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Nadia district

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Chandroday mandir uc side view Nadia (pronounced ) is a district in the state of West Bengal, India. It borders Bangladesh to the east, North 24 Parganas and Hooghly districts to the south, Purba Bardhaman to the west, and Murshidabad to the north.

Nadia district is highly influential in the cultural history of Bengal. The standard version of Bengali, developed in the 19th century, is based on the dialect spoken around Nadia. Known as the "Oxford of Bengal", Nabadwip made many contributions to Indian philosophy, such as the Navya-Nyaya system of logic and is the birthplace of the Vaishnava saint Chaitanya Mahaprabhu. The district is still largely agricultural.

Table of contents
  1. Etymology
  2. Geography
  3. History
  4. Governance
  5. Demographics
  6. Flora and fauna
  7. Education
  8. Transport
  9. Notable people


"Nadia" is a shortened form of Nabadwip, the name for a historic city in the district. Nabadwip, literally "new island", was formerly an island created by alluvial deposits of the Ganga.


Nadia district is located in southern West Bengal, in the west-central Bengal region. The district is largely alluvial plain, formed by the constant shifting of the various rivers of the Ganges Delta. To the west of the district is the Bhagirathi (or Hooghly) river, which was once the main distributary of the Ganga towards the Bay of Bengal, and is still considered to be the continuation of the Ganga for Hindus. As the main flow of the Ganga flowed east into the Padma, the Bhagirathi largely dried up. Most of the rivers now flowing through Nadia now have little water in them. Nearly all the district has been converted into farmland.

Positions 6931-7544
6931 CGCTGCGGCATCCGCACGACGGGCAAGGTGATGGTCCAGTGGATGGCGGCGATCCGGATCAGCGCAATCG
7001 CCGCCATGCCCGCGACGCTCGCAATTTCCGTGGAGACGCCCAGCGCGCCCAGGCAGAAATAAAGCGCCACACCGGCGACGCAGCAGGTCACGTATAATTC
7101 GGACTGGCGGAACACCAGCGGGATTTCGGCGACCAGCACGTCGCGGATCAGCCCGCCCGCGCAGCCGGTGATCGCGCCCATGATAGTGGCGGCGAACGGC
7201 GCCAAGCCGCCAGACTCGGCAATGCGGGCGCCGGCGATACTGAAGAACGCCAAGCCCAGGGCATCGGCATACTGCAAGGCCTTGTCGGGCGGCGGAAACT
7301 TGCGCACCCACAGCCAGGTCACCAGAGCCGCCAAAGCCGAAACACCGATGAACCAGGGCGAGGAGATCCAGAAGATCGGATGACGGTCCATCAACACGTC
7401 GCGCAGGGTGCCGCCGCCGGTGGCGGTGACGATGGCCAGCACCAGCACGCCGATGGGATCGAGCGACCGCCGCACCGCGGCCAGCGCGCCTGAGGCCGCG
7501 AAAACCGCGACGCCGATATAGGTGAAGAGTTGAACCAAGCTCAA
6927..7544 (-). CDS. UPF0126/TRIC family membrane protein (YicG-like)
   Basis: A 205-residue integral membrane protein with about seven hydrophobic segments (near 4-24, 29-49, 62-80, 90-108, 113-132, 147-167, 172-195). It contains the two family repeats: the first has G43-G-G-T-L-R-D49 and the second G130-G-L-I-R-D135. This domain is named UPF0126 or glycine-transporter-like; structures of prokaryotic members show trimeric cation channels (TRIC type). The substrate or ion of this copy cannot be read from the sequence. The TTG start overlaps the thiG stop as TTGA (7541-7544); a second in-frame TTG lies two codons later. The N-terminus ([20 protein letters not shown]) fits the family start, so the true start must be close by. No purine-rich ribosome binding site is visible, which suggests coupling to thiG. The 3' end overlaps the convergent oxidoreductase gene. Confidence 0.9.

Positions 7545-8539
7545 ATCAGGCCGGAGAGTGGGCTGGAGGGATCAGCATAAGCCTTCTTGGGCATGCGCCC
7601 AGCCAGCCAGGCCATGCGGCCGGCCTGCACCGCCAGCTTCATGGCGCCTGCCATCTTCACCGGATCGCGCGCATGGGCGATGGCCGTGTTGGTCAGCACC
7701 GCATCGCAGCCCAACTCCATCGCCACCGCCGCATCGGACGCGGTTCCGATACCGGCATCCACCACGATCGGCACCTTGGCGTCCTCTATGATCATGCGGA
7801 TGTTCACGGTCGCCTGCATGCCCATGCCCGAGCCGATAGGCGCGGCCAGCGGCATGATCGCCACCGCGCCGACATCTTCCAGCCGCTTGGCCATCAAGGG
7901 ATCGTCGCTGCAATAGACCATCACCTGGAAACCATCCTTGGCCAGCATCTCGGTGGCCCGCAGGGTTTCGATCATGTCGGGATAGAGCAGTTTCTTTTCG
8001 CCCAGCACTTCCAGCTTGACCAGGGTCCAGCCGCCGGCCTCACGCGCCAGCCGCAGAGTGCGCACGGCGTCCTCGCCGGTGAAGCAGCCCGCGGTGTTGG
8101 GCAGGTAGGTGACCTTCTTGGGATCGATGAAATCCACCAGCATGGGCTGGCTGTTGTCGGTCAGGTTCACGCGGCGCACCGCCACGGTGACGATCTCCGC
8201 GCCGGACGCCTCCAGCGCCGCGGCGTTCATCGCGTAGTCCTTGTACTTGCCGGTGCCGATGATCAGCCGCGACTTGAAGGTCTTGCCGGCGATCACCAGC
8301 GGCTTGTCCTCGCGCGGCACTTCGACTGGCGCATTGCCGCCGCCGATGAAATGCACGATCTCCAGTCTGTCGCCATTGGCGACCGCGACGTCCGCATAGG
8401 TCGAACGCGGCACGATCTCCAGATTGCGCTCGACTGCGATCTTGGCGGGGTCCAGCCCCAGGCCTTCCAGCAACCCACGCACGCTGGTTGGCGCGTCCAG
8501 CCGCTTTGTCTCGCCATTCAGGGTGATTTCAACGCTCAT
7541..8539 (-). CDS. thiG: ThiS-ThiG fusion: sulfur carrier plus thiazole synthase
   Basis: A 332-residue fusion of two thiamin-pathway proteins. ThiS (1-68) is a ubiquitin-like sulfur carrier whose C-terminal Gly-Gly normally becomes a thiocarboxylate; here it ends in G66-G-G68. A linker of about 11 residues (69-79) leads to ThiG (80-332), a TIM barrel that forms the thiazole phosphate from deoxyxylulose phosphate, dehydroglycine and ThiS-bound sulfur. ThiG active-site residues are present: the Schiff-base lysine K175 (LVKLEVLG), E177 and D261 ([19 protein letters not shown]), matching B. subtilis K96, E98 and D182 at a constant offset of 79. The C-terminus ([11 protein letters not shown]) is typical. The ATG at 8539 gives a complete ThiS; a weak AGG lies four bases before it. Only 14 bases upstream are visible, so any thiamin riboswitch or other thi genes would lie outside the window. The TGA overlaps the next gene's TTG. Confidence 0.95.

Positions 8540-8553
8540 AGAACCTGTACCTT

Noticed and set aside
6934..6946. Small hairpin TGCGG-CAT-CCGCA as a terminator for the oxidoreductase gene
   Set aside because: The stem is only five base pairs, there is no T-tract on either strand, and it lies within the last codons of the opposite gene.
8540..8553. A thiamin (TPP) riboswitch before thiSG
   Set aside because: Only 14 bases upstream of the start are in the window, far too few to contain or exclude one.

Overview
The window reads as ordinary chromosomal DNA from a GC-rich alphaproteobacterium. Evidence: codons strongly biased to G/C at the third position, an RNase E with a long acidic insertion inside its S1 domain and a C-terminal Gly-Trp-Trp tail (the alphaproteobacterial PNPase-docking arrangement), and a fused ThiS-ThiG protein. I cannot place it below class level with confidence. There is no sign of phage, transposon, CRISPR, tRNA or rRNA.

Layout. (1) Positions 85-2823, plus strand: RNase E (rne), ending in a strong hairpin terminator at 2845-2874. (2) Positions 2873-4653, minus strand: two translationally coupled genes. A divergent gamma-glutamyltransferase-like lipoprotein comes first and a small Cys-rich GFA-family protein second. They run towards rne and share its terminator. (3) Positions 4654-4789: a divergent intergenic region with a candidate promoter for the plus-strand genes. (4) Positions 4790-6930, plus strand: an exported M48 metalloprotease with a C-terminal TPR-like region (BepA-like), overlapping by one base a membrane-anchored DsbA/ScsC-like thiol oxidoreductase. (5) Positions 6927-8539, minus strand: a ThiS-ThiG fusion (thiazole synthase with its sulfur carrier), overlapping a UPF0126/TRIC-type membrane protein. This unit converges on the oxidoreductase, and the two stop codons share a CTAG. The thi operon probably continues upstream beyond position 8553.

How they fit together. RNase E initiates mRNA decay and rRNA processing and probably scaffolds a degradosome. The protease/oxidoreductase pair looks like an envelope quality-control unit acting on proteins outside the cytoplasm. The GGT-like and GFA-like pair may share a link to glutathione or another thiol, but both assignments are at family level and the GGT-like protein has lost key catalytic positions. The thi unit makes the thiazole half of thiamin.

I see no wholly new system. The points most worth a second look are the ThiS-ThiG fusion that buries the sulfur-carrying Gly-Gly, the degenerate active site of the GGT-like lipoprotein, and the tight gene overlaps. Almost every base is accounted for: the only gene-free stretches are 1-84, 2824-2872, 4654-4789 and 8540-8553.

Nadia district is home to many rivers. The Padma, now the main distributary of the Ganga, touches the district on its northeastern end.

The Jalangi, which flows from Murshidabad district, forms much of the northwestern border of the district with Murshidabad, before flowing south into Nadia district. Around Krishnanagar, it turns west and flows into the Bhagirathi near Nabadwip.

The Mathabhanga originates in the far northeast of the district and forms part of the border with Bangladesh. It then flows into Bangladesh until again forming part of the border enters the district again at Gede. At Maijdia, it splits into the Churni and Ichamati. The Churni flows southwest and merges with the Bhagirathi at Shibpur near Ranaghat. The Ichamati flows into Bangladesh near Mubarakpur and reenters India near Duttaphulia. It then flows south into North 24 Parganas district.


Nabadwip, an ancient town within Nadia district, is often referred to as the "Oxford of Bengal". Chaitanya Mahaprabhu was born in Nabadwip. One of the Indian schools of logic (Tarka sastra) called Navya Nyaya system was developed in Nabadwip, which produced great logicians in the 15th century. Nabadwip was an important seat of political power and the capital of Bengal under Ballal Sen and later Lakshman Sen, kings of the Sena Empire, who ruled from 1159 to 1206. In 1202, Nabadwip was captured by Bakhtiyar Khilji. This victory paved the way for Muslim rule in Bengal. The British defeated Siraj ud-Daulah, Nawab of Bengal, at Palashi in this district. The 1859 revolt against European Indigo planters started from the village of Chaugacha in Krishnanagar, Nadia. Nadia is thought to have had trade relations with Tibet, Nepal and Bhutan.